>
> ----------------------------------------------------------------------
> Publication of mappings.
>
> Corey: Human-readable version important because people have deployed DC and
> using related formats. Help people understand how that relates to Schema.org.
> Antoine: +1
>
> Dan: Related example: http://blog.schema.org/2011/11/using-rdfa-11-lite-with-schemaorg.html ...
>
> Jane: Educational aspect.
> Stuart: +1
>
> Antoine: Use out-of-box tool for visualizing vocabularies. Use simple HTML generator.
>
> Bernard: Parrot?  http://ontorule-project.eu/parrot/parrot
>
> Dan: Publish in RDF/XML, NTriples, or RDFa.
>
> Antoine: other visualizers:
> -- http://pellet.owldl.com/ontology-browser/
> -- http://lode.sourceforge.net/
>
> Dan: See blog post in support of RDFa Lite (above). For mappings, not just
> term-by-term, but use cases, e.g., Linked Library - here in DC, here in
> Schema.org. People think in concrete terms.
>
> Jane: Important message.
>
> Dan: What's the easiest way to find, say, 15 mainstream but varied DC-based
> examples?  The only markup that search engines currently collectively agree to
> parse is Schema.org namespace. "Here is a structure in Schema.org - here is how
> to say it in DC". Here are the equivalent patterns - consume them if you'd
> like.  Could be useful to document how you 'say' schema.org things using other
> namespaces like DC.  Helpful to document the equivalences as we see them.
>
> General consensus: Creative Commons license CC0 is a good way to go.
>
> Tom:  RDF page, embed the mapping, w/explanatory notes about not having to
> choose one-or-the-other?
>
> Tom: This is a test balloon. If we were to do alignments on any sort of scale.
> We can do the mappings, can't keep it all updated, can't make ambitious
> promises regarding maintenance. Alignments are dynamic things. We can version.
> We can surface the versioning so folks can find previous version of mapping.
> We should not be too fussy about agreement.
>
> ======================================================================
> Mapping detals - http://wiki.dublincore.org/index.php/Schema.org_Alignment/Mappings_Details
>
> Tom: Wanted to see the two side-by-side. Wanted to see classes, sub-classes,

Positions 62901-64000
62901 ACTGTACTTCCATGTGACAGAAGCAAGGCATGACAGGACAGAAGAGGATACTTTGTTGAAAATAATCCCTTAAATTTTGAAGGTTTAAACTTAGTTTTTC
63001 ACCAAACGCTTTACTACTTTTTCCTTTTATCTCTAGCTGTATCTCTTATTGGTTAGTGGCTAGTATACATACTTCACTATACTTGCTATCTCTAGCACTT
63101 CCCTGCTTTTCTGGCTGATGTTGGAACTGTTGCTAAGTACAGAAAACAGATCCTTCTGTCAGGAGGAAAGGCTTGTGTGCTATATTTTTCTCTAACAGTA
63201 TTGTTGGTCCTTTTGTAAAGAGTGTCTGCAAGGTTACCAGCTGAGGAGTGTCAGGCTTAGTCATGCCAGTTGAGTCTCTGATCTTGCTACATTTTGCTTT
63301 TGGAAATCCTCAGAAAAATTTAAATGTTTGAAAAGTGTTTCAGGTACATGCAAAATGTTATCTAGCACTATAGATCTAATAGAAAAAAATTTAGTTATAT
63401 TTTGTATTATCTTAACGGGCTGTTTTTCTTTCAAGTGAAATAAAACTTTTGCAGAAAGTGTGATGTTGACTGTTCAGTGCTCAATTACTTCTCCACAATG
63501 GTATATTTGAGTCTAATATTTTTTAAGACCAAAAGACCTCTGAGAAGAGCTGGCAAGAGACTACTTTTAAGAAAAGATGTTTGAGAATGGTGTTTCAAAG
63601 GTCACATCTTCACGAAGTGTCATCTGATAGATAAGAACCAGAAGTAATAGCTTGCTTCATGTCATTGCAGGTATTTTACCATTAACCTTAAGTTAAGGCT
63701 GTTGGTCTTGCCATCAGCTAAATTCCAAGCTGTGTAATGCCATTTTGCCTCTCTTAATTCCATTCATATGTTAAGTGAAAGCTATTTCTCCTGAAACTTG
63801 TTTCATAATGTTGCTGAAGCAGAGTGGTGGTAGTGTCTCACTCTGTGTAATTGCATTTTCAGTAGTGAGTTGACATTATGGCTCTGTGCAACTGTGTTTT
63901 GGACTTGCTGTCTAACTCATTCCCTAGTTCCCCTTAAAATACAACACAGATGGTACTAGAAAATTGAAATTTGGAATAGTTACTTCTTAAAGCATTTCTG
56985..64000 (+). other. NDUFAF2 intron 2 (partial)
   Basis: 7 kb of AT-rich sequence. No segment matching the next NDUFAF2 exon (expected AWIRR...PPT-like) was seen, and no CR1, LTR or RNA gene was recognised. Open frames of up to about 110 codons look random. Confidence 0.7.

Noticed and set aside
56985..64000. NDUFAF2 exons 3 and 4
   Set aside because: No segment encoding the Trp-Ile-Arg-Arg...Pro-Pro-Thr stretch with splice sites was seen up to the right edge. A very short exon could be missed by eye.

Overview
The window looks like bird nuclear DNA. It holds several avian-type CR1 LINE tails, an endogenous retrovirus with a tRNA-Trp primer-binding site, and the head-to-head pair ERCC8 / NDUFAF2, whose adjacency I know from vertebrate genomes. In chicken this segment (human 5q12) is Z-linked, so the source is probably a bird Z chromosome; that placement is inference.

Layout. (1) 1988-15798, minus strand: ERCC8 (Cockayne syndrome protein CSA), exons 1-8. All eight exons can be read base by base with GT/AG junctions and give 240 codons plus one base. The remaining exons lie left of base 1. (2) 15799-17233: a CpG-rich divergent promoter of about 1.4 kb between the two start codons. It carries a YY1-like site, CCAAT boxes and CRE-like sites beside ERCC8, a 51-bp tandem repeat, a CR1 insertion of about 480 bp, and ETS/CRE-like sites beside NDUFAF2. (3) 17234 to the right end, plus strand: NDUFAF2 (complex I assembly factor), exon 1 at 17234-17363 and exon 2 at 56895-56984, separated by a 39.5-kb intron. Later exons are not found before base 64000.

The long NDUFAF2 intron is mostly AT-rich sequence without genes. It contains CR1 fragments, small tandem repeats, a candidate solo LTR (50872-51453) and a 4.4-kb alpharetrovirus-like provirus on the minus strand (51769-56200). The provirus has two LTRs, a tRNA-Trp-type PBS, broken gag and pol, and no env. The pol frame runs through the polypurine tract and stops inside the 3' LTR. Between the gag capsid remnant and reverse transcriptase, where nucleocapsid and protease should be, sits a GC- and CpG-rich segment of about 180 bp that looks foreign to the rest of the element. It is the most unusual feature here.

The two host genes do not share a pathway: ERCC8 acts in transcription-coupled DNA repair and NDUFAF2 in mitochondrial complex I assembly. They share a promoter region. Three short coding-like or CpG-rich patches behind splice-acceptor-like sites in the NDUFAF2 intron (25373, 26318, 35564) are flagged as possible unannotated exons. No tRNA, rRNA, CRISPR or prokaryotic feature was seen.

> properties. Asking why the two are being maintained separately.
>
> Dan: Schema.org tends to accept strings where things are called for.
>
> Corey: Grounding in DCTERMS will set explicit ranges.
>
> Dan: "Expect this to be messy".
>
> Ed: Does that get reflected in OWL?
>
> Dan: No, the formal descriptions are reasonably tidy.  Suggest we not spend too
> much time trying to anticipate things that could go wrong.  Publishing
> machine-readable data is more important than worrying about which we should
> use.
>
> Antoine: +1
>
> General consensus: Consider these as mappings between "tidy representations"
> ("tidy" from a formal-semantic point of view) but recognize and anticipate that
> formal ranges may not be followed in practice.
>
> Dan: Noting slight uncertainty re schema:Language rdfs:subClassOf
> dct:LinguisticSystem but let's move along.
>
> Corey: Open question about whether preference should be for equivalentClass /
> Property vs. subClass / Property
>
> Dan: I tried SELECT * WHERE {?x a <http://purl.org/dc/terms/LinguisticSystem>}
> in http://lod.openlinksw.com/sparql.  I tried same query in
> http://sparql.sindice.com/ ... found some more results.  Would be good to have
> such empirical data when deciding about mappings.
>
> Corey: It depends on whether the subClass/Property represents a more narrowly
> defined set in some way. Equivalence implies that the sets are the same.  My
> preference is to prefer Equivalent; it is more useful.
>
> Diane disagrees; subProperty relations may be more accurate.
>
> We agree to continue discussion on Equivalent vs subPropertyOf on the list.
>
> Ed: Wonders if an authority record describing a person is a bibliographic
> resource and if it's a creative work.  Probably not worth worrying about right now.
> Would be a fun conversation to have though; preferably over pints...
>
> Tom: Propose that dct:title be subPropertyOf schema:name.
>
> Dan: Aside: foaf:name has
>     <rdfs:subPropertyOf rdf:resource="http://www.w3.org/2000/01/rdf-schema#label"/>
> (which OWL DL people don't like btw).
>
> Antoine: @danbri: btw what is the mapping of foaf:name in DC?
>
> Dan: Don't think we documented one yet.
>
> Corey: Issues coming up: schema:desc and dct:desc equivalence - restritive vs
> open ranges.
>
> Antoine: @danbri: that looks like an argument for dc:title equivalent to
> schema:name ;_
>
> Dan: Yeah, they're all basically short and often lossy labeling properties
>
> Corey: What triggers assignmnet of subproperty versus equivalent?
>
> ----------------------------------------------------------------------
> Next steps
>
> Will schedule another call -- spend whole call on the specific alignments.
> Prepare for call w/ description of problems on the discussion list.  Week of
> January 9.
>
> Request from Bernard that we look through the two schemas more closely to see
> if the current mappings miss anything.  Things in DC that are not in
> Schema.org.
>
> Dan: DC can be thought of as a vocabulary, but also as a community
> well-grounded in practice. Most terms might be covered by Schema.org, but we
> could point out use cases that are not addressed by Schema.org - reflect into
> documentation work from the wider community.  Thinking in particular of the
> application-profile strand of DC thought.
>
> Dan: eg. where "mapping from DC" might be more than DC terms:
> http://www.ariadne.ac.uk/issue50/allinson-et-al/ (or any later successor...)

--
Tom Baker <[log in to unmask]>